Hunters looking for new ways to access land

1:52 PM, Nov 1, 2006   |    comments
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Wick Wognum wasn't taking any chances. When the Ely deer hunter learned that the paper-company land he'd been hunting was being put up for lease, he and three hunting partners put in a bid. "I'd hunted that ... going back to when I was 12 years old," Wognum said. "I knew the land like the back of my hand. My concern was, what if somebody else gets it and we can't go there anymore?" Wognum and his party acted quickly and secured themselves a piece of deer-hunting property. But other deer hunters haven't been as fortunate. Increasingly deer hunters are finding themselves caught in a squeeze over land access. Large paper companies are selling or leasing thousands of acres across Northeastern Minnesota. Other privately owned land is being sold for rural real estate development. And some hunters are finding road access to hunting lands gated or blocked with earthen berms by state or federal agencies. As a result, many hunters are finding access to hunting land more difficult. More "No Trespassing" and "No Hunting" signs are springing up across the northern forest. "There are 'leased' signs, fences across roads," said Duluth hunter Eric Larson. "I've talked to foresters. I've talked to DNR (Department of Natural Resources) people. They all seem to say it's the sign of the times. Things are evolving that way." "Many of us who have have hunted northern Minnesota have taken for granted we can go where we want on forested lands. That's starting to change with more 'No Trespassing' signs," said Brad Moore of Mahtomedi, who grew up in Duluth and hunts northeast of Duluth. Most hunters don't blame paper companies for wanting to generate more income. And hunters usually don't blame other hunters for leasing the land. But that doesn't make it easier for those who are displaced from their traditional hunting areas. And some hunters, such as Larson, don't like the idea of paying to hunt on land in a part of the country where public land has always been plentiful and accessible. "The answer I keep getting is, if you don't like it, you should lease," Larson said. "But I'm philosophically opposed to it." One of the largest players in the land-leasing movement is Potlatch Forest Holdings, a part of Potlatch Corp. based in Cloquet. Starting in 2002, the company began leasing land to hunting parties. The lease program has been well-received, with about 150,000 acres leased, said Ed Patrias, Potlach's lease manager. Another 150,000 acres probably will be leased, he said, and 25,000 acres will be offered in 2007. The average lease parcel is 100 acres, Patrias said, and its average lease price is $650 to $750 per year. St. Louis County offers about 600 hunting-shack leases on its land, but hunters lease just enough land for the shack, not larger tracts of land. An average lease price is about $200, said Andy Holak, forest recreation specialist for the county. Lease fees will rise as higher fees ($300 to $500) are phased in over the next five years, Holak said. Wognum and his three partners pay $360 annually for their 61-acre Potlatch lease near Ely. "Split up four ways, it's not that big a deal," Wognum said, "but if it's much higher, some guys wouldn't do it." Leased land also affects other hunters who once hunted the property, said Ely DNR conservation officer Mike Lekatz. "What used to hold 10 people or 20 now holds four," he said. Part of Potlatch's intent, Patrias said, is that its lessees communicate with other potential users of the leased land and grant them permission to use it when appropriate. "We stress the good-neighbor policy," Patrias said. Problems may arise when deer hunters show up on the eve of the firearms opener, only to find that a parcel of land they've hunted in the past has recently been leased or sold. "Guys have found that public land can be pretty tough, especially with what's going on with Potlatch leasing everything out," said Scott VanValkenburg, owner of Fisherman's Corner in Pike Lake. "Guys are locking in on those (leased lands) and putting up no-trespassing signs, blocking off pathways to land farther back in." That requires hunters to do more preseason homework, contacting lease holders or new landowners. "I think there's plenty of room out there," VanValkenburg said. "People just have to take time and ask permission." But some hunters are concerned that others will simply give up hunting if they're no longer able to hunt an area with which they're familiar. "They start to question whether they want to continue hunting because it's not as easy," Moore said. "There are so many time demands on hunters. It's one more barrier they have to research now. Barrier by barrier, it can affect the sport." "We're trying to promote youth hunter recruitment," Duluth's Larson said. "You talk about how people aren't getting into (hunting), one of the biggest things is access to appropriate places to hunt." Some hunters are buying their own property for hunting or seeking permission to hunt on others' private land, VanValkenburg said. Further restrictions on building permanent deer stands on federal lands and the prospects of having portable stands stolen on public lands have pushed more hunters toward private lands, he said. "So many of the people I talk to say they're going up to the cabin, or up to the property," VanValkenburg said. Despite some hunters' frustrations over land access, the number of deer hunters hasn't declined, according to DNR license figures. The deer population remains high, and about 440,000 firearms hunters will go afield for deer this fall, about the same as in the past several years. Wognum brought up another problem facing hunters in his area -- primitive and secondary roads closed by gates or berms of earth. "It's getting to be a big deal," said Lekatz, the Ely conservation officer. Ely is surrounded by Superior National Forest land. Lekatz said both the U.S. Forest Service and the DNR close off roads that hunters and others once drove to access public hunting lands. Forest Service officials say those roads, usually built for winter logging operations, might not be suitable for year-around vehicle use. "When we build a road for logging, it's a different construction than for passenger vehicles or ATVs," said Nancy Larson, district ranger for the LaCroix Ranger District of Superior National Forest at Cook. Lekatz said the problem is especially acute along the Fernberg Road east of Ely and the Echo Trail north of Ely, where there is little room for vehicles to park. "Go up the Fernberg," he said. "There's 22 miles of road but no place to pull off. Everything is gated off. They (government agencies) punch a logging road three miles back in, then put a gate up on the front of it. Come deer season, five people pull up in front of it, and the fight starts." Lekatz suggested the Forest Service and the DNR open the gates or remove the berms during Minnesota's 16-day firearms deer season. Lekatz, too, wonders if hunters will grow frustrated and quit hunting. "There used to be a lot of roads where people could go," he said. "Now (the Forest Service and the DNR) have to let them go back to Ma Nature. I don't know how that's going to bode for the future of hunting." By Sam Cook, Duluth News Tribune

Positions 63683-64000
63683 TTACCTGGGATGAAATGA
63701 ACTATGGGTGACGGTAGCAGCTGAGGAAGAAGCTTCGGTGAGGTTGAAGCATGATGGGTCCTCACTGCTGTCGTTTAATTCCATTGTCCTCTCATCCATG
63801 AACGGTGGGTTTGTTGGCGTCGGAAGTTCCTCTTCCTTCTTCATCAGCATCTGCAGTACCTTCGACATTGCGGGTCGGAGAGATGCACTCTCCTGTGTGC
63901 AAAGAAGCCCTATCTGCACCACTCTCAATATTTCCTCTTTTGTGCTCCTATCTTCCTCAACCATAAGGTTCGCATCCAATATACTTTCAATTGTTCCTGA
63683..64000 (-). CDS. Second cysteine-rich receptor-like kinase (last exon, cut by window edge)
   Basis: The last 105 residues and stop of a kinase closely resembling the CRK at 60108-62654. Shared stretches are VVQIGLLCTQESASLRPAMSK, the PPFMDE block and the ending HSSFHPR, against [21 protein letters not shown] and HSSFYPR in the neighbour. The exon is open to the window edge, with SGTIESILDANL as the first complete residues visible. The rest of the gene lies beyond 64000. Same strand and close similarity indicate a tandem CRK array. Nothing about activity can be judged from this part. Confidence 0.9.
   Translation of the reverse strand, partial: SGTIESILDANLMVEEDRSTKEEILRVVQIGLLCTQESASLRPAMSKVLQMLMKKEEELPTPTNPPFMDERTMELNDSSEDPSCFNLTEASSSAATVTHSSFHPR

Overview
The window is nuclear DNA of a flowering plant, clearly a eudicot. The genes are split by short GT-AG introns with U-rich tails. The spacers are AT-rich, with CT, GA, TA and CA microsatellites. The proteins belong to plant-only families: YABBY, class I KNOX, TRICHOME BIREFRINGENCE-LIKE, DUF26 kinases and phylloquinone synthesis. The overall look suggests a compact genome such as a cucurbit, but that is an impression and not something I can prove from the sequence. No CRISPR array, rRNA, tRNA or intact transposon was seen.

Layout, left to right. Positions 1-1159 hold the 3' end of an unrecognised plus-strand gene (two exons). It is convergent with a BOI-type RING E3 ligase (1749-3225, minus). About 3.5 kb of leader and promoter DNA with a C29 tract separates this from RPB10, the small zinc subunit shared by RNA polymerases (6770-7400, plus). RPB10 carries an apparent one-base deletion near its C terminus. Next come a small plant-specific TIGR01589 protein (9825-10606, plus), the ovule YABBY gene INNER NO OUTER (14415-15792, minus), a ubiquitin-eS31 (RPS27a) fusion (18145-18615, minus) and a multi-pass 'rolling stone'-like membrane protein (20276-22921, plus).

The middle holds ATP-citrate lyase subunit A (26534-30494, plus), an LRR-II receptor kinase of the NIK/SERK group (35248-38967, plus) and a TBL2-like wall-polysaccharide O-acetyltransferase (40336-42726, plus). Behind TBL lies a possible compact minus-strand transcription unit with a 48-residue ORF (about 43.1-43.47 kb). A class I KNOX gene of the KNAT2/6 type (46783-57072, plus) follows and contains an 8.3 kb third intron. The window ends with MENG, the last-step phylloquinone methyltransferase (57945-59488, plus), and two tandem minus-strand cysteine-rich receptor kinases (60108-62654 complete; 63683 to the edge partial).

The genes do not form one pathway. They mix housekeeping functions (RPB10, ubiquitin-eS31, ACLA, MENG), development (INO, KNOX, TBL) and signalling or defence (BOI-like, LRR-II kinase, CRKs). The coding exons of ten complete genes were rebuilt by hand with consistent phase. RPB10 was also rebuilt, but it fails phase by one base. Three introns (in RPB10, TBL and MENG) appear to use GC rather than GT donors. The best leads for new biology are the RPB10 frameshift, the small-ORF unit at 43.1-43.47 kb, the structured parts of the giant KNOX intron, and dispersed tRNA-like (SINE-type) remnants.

(Copyright 2006 by The Associated Press. All Rights Reserved.)